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David T. Teachey, MD

Attending physician

Assistant professor of Pediatrics, Perelman School of Medicine at the University of Pennsylvania

My expertise is in both oncology and hematology. Although the majority of my time is spent in the laboratory, I enjoy taking care of patients at Children's Hospital. My research has given me a broad clinical approach that helps me diagnose and treat the rare child who is "off the grid," particularly when there is an oncology/hematology problem that has gone unsolved. I also specialize in hematopoietic stem cell transplant (bone marrow transplant) and use my expertise in transplant to help treat patients with autoimmune diseases.

My clinical research is focused on better understanding diseases of white blood cells in children, in particular leukemia and a rare disorder called autoimmune lymphoproliferative syndrome (ALPS). I focus on creating novel therapeutics for leukemia and ALPS, and have been successful in bringing drugs from the bench to the bedside to treat children with these conditions.

I am the principal investigator for a clinical trial that is using the mTOR inhibitor rapamycin (sirolimus) in children with multiple medical conditions. mTOR is a key protein in a pathway that regulates cell activities including growth and survival. The autoimmune conditions we are looking at in this trial include ALPS, chronic Immune Thrombocytopenic Purpura (ITP, a blood disorder that involves the immune and blood clotting systems) and lupus (a chronic, inflammatory autoimmune disorder.) I also run an ongoing multi-institutional trial to diagnose and better characterize children with ALPS.

My basic science research focuses on the same two areas: leukemia and autoimmune diseases. My first area of interest is the signal transduction pathways and inhibitors of those pathways in acute lymphoblastic leukemia (ALL). My lab targets the mTOR signaling pathway with novel therapeutics. We use xenograft (tissue grafts from one species to another) models to study the efficacy and action of those therapeutic agents directly on leukemia cells removed from children. This work has led to a number of nationwide Children's Oncology Group-initiated clinical trials that test mTOR inhibitors in patients with ALL.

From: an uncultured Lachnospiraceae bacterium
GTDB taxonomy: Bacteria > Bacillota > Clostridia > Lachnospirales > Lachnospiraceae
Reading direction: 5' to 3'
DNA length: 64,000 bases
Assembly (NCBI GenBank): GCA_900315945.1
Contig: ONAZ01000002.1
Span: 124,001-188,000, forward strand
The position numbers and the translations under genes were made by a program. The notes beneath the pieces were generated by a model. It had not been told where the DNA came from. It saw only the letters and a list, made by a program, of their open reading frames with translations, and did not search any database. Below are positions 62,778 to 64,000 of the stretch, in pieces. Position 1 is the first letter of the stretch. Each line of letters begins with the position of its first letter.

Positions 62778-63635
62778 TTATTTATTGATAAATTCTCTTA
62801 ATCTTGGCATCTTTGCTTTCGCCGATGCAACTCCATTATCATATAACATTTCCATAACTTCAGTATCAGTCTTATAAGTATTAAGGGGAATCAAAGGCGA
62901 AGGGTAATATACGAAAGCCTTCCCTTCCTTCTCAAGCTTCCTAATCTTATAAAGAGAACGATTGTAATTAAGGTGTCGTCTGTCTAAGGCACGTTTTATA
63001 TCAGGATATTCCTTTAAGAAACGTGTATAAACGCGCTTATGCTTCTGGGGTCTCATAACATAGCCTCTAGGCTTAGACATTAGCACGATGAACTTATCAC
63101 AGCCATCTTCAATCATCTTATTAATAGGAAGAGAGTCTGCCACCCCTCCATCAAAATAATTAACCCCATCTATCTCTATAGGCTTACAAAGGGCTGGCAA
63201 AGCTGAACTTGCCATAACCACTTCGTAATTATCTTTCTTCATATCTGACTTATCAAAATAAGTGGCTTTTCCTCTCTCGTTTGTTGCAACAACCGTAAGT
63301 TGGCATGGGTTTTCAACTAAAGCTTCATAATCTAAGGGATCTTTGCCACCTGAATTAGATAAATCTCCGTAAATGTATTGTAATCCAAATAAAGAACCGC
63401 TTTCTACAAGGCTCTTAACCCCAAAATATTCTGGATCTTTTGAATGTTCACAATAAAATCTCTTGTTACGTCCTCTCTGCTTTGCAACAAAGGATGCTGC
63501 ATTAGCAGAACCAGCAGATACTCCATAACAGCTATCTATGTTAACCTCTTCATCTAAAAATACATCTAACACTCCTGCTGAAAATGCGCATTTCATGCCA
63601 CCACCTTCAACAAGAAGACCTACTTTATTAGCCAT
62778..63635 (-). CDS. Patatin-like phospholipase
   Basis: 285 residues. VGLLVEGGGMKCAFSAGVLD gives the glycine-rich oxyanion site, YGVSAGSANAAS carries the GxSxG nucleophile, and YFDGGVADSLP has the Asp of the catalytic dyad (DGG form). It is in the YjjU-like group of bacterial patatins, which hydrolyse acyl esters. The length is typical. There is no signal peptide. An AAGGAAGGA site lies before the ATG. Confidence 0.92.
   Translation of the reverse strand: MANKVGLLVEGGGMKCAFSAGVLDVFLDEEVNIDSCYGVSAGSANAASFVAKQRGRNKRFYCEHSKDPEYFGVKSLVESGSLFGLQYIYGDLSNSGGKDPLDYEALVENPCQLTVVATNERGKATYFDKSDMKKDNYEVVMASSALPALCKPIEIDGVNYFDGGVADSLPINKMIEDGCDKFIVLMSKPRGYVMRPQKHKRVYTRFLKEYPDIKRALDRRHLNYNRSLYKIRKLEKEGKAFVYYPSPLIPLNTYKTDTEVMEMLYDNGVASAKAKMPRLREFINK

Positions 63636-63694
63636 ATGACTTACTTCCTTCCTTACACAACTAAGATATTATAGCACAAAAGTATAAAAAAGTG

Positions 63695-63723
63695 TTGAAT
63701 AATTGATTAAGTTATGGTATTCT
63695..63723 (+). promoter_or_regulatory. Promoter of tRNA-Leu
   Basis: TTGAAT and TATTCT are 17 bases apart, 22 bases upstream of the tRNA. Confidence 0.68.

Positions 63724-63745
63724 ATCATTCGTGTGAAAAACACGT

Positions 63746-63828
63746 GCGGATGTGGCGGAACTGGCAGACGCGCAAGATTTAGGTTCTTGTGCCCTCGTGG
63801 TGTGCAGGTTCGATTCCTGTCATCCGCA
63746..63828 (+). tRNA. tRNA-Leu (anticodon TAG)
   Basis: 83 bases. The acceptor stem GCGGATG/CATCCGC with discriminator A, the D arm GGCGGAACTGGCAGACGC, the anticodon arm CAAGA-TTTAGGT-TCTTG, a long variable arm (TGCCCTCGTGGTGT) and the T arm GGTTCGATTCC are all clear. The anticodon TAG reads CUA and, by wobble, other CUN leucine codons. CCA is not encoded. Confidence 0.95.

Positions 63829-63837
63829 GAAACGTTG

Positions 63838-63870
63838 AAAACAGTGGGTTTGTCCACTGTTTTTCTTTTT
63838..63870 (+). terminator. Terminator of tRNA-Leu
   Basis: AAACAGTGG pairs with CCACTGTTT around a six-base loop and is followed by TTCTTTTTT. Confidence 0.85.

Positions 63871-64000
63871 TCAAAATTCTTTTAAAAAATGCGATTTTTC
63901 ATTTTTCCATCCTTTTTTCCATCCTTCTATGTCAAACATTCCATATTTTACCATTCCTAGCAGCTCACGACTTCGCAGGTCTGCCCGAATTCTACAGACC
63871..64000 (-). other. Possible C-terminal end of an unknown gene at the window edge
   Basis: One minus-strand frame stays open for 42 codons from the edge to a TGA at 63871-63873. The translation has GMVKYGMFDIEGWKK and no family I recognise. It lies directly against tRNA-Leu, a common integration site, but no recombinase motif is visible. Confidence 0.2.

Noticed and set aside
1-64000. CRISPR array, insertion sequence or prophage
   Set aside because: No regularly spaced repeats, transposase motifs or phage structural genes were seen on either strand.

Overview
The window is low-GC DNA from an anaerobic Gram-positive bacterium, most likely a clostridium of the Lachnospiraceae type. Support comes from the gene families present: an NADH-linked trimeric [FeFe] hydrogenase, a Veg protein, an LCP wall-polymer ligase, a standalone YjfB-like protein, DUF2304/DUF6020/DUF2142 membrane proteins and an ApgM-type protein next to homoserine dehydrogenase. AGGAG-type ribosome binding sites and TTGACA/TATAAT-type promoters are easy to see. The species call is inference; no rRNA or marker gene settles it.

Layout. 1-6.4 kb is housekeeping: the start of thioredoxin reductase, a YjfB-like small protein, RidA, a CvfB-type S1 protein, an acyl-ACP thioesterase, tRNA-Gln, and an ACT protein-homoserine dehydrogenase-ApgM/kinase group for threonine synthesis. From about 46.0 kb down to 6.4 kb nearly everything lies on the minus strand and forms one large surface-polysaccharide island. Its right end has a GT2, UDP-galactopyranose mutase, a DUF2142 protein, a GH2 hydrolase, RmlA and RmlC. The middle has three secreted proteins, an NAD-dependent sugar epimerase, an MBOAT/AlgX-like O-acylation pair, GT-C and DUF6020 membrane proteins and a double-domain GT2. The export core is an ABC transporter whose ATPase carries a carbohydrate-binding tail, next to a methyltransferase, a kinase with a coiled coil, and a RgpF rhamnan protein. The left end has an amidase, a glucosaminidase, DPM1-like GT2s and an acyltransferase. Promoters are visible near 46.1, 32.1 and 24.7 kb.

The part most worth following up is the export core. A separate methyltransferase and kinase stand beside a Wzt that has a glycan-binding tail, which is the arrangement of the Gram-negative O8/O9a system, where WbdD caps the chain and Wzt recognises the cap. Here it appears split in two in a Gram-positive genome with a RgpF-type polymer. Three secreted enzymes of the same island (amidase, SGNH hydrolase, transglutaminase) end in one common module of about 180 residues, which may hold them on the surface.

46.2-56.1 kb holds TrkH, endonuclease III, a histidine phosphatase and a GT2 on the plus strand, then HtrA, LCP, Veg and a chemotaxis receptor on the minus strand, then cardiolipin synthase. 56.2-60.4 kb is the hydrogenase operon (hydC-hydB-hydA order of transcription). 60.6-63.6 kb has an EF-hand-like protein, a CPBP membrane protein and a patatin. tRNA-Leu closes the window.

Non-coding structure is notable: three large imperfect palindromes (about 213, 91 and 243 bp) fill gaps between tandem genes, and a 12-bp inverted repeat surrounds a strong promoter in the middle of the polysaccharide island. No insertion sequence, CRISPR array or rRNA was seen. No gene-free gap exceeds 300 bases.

The other major area of basic research in my lab centers on investigating novel therapeutics and signaling pathways in autoimmune diseases, particularly ALPS. Using preclinical models, I am targeting both mTOR and Notch cell signaling as treatment approaches for patients with ALPS and other autoimmune diseases. I am also interested in understanding lymphocyte biology in ALPS and other autoimmune diseases.

I became interested in ALPS as a doctor in training. We had patients with this disorder and couldn't figure out what it was or how to treat it. Now I run the one of the biggest clinics in the world for ALPS. Because of our new treatments, patients are doing better than ever before.

At Children's Hospital, we are somewhat unique in that we value and excel at both patient care and basic science and clinical science. We are able to put our full weight on all the pathways to help children with cancer and blood disorders.


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